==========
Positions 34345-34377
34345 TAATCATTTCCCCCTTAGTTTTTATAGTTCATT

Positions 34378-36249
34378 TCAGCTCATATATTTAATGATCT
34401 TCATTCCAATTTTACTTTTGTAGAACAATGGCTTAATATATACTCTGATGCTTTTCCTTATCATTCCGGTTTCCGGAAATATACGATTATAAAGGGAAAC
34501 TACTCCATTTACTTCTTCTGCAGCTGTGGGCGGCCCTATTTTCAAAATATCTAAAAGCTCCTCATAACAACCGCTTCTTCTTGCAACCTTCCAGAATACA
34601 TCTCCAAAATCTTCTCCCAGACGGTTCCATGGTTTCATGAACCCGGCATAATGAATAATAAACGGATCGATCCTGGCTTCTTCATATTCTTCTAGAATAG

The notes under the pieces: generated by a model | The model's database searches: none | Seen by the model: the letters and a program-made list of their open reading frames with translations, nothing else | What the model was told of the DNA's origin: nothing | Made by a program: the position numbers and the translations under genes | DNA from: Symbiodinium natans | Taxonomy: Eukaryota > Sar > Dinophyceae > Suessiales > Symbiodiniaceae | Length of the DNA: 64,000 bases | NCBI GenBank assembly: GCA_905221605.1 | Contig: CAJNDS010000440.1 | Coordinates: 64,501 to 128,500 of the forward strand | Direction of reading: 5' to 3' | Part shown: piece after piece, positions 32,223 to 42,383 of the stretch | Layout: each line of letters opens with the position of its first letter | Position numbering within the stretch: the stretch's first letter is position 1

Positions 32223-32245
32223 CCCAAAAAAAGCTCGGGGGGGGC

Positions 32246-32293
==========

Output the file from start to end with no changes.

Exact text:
Positions 34345-34377
34345 TAATCATTTCCCCCTTAGTTTTTATAGTTCATT

Positions 34378-36249
34378 TCAGCTCATATATTTAATGATCT
34401 TCATTCCAATTTTACTTTTGTAGAACAATGGCTTAATATATACTCTGATGCTTTTCCTTATCATTCCGGTTTCCGGAAATATACGATTATAAAGGGAAAC
34501 TACTCCATTTACTTCTTCTGCAGCTGTGGGCGGCCCTATTTTCAAAATATCTAAAAGCTCCTCATAACAACCGCTTCTTCTTGCAACCTTCCAGAATACA
34601 TCTCCAAAATCTTCTCCCAGACGGTTCCATGGTTTCATGAACCCGGCATAATGAATAATAAACGGATCGATCCTGGCTTCTTCATATTCTTCTAGAATAG

The notes under the pieces: generated by a model | The model's database searches: none | Seen by the model: the letters and a program-made list of their open reading frames with translations, nothing else | What the model was told of the DNA's origin: nothing | Made by a program: the position numbers and the translations under genes | DNA from: Symbiodinium natans | Taxonomy: Eukaryota > Sar > Dinophyceae > Suessiales > Symbiodiniaceae | Length of the DNA: 64,000 bases | NCBI GenBank assembly: GCA_905221605.1 | Contig: CAJNDS010000440.1 | Coordinates: 64,501 to 128,500 of the forward strand | Direction of reading: 5' to 3' | Part shown: piece after piece, positions 32,223 to 42,383 of the stretch | Layout: each line of letters opens with the position of its first letter | Position numbering within the stretch: the stretch's first letter is position 1

Positions 32223-32245
32223 CCCAAAAAAAGCTCGGGGGGGGC

Positions 32246-32293